University of Iowa News Release
Sept. 8, 2005
UI's Reeve Wins Thomas N. Urban Research Award
University of Iowa education professor Johnmarshall Reeve is the recipient of the 2005 Thomas N. Urban Research Award for his study showing that teachers with the proper training can create autonomy in the classroom that spurs students to be more engaged and successful.
Reeve, Ph.D., an associate professor in the UI College of Education's Department of Psychological and Quantitative Foundations, will receive the award during a banquet in Des Moines this fall. The award includes a $2,000 check from the First In the Nation in Education (FINE) Foundation, which sponsors the Urban Award, and an additional $2,000 from the award's namesake, Tom Urban. The money will be used by Reeve to disseminate his research findings.
Reeve was selected for the award by the Iowa Academy of Education, a group of renowned researchers known nationally and internationally for their contributions to educational research. The academy was created and is supported by the FINE Foundation.
Nominated for the award by his department's interim departmental executive officer, professor Elizabeth Altmaier, Ph.D., Reeve's study examined ways in which teachers can better motivate K-12 students and, consequently, help them perform better academically and make it likelier for them to graduate.
In his study, "Enhancing Students' Engagement by Increasing Teachers' Autonomy Support," Reeve found that student motivation is affected by teaching styles, which can range from highly controlling -- in which case teachers define what students should think, feel and do -- to highly autonomy-supportive. A controlling approach tends to bypass students' inner motives for learning, while autonomy-supportive teachers tend to create classrooms that encourage students to exercise their intrinsic motivation to guide learning and activity.
In an experiment, Reeve gave training in autonomy-support techniques to teachers who were then observed by trained raters over the course of three classes. The trained teachers displayed significantly more autonomy-supportive behaviors than did non-trained teachers.
"These findings are significant because they demonstrate that teachers can be trained to implement support of student autonomy and, more important, the students of teachers who implemented the new strategies were more engaged in their learning," said Altmaier. "The findings have implications not only for classroom teachers but for all practitioners who wrestle with the question: How can I motivate others?"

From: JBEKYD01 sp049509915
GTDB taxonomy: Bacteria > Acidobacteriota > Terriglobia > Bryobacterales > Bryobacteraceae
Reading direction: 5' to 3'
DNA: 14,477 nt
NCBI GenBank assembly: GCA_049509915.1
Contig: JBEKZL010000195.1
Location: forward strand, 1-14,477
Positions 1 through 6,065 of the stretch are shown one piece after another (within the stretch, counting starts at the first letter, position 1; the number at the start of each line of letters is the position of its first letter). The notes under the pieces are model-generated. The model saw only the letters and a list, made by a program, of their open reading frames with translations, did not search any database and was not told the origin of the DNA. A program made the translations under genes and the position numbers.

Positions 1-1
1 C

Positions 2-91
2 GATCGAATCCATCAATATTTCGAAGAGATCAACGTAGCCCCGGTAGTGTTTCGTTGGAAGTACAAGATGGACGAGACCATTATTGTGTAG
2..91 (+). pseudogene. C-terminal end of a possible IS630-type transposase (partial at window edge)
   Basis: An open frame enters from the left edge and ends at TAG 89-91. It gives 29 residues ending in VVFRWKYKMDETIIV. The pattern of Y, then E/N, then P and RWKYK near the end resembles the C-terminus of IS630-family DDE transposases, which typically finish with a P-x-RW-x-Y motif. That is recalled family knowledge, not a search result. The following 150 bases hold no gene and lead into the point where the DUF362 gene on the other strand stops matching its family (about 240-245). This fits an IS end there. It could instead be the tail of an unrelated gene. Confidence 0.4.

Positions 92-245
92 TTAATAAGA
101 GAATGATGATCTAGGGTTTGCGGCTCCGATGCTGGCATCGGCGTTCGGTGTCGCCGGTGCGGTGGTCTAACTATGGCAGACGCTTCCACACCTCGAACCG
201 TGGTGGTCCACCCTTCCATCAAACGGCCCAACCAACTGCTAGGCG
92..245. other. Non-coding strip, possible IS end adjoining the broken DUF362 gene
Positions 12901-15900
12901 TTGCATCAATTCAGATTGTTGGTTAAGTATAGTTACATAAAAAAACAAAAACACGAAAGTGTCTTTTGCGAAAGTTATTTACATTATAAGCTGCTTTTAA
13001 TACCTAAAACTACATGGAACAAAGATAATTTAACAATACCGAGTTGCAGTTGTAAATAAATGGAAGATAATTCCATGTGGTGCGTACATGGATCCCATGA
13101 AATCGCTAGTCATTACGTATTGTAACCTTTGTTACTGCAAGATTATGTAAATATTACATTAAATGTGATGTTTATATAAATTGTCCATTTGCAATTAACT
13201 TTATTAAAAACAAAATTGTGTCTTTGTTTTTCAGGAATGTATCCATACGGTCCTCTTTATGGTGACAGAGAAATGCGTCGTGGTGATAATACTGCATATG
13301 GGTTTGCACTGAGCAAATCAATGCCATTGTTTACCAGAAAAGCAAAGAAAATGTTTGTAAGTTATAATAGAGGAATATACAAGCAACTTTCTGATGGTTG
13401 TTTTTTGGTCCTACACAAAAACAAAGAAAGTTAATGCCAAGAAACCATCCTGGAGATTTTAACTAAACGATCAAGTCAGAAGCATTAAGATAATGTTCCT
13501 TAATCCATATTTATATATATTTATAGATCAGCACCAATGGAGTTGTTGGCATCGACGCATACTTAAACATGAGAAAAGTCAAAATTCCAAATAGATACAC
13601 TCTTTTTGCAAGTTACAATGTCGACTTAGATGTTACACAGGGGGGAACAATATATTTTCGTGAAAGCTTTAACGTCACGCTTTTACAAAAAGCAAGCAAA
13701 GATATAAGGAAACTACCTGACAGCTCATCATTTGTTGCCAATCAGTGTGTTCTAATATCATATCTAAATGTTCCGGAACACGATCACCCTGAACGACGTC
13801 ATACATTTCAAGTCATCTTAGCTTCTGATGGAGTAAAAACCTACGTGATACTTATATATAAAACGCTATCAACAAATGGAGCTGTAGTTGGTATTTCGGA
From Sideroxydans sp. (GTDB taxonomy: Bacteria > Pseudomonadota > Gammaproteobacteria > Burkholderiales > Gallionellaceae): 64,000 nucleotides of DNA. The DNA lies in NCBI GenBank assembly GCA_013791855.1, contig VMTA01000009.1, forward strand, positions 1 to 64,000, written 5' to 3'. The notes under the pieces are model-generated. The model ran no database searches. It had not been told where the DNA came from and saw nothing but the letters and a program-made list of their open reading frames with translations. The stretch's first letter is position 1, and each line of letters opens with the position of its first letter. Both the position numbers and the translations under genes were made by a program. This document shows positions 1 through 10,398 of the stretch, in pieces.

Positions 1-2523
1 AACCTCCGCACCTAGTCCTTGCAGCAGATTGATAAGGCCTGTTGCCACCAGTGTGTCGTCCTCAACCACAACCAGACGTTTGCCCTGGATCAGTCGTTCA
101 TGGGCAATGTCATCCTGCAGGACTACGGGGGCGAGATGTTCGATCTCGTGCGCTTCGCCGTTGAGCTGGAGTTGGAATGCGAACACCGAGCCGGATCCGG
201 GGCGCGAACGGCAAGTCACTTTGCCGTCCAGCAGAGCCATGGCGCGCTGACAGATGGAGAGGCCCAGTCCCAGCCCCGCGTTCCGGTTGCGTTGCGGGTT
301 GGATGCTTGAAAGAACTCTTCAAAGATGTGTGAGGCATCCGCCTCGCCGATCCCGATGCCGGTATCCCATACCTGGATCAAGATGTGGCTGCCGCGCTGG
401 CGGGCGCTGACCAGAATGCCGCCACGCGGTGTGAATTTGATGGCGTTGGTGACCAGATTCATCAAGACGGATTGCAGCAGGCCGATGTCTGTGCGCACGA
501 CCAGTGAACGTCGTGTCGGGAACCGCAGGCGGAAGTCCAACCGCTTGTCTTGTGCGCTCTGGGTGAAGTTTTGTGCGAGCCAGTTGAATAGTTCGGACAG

A copy of Reeve's article, which was published in June 2004 in the journal Motivation and Emotion, is available from the FINE Foundation, which can be found online at http://www.finefoundation.org/.
The FINE Foundation created the Urban Award in 1997 to recognize outstanding educational research efforts in Iowa. The award, given annually, is named for Thomas N. Urban, the former CEO/chairman of Pioneer Hi-Bred International and a longtime supporter of educational research.
Reeve is the third UI College of Education faculty member to receive an Urban Award since its inception in 1997. Rose Mary Zbiek won the award in 1999 for her paper, "Prospective Teachers' Use of Computing Tools to Develop and Validate Functions as Mathematical Models," and Cynthia Lewis won the award in 2002 for her "Literary Practices as Social Acts: Power, Status and Cultural Norms in the Classroom."
Reeve, who has been at the UI since 1997, holds a bachelor's degree from Tennessee Technological University's Department of Psychology and a master of science and doctoral degrees from Texas Christian University's Department of Psychology. He has also conducted postdoctoral research at the University of Rochester.
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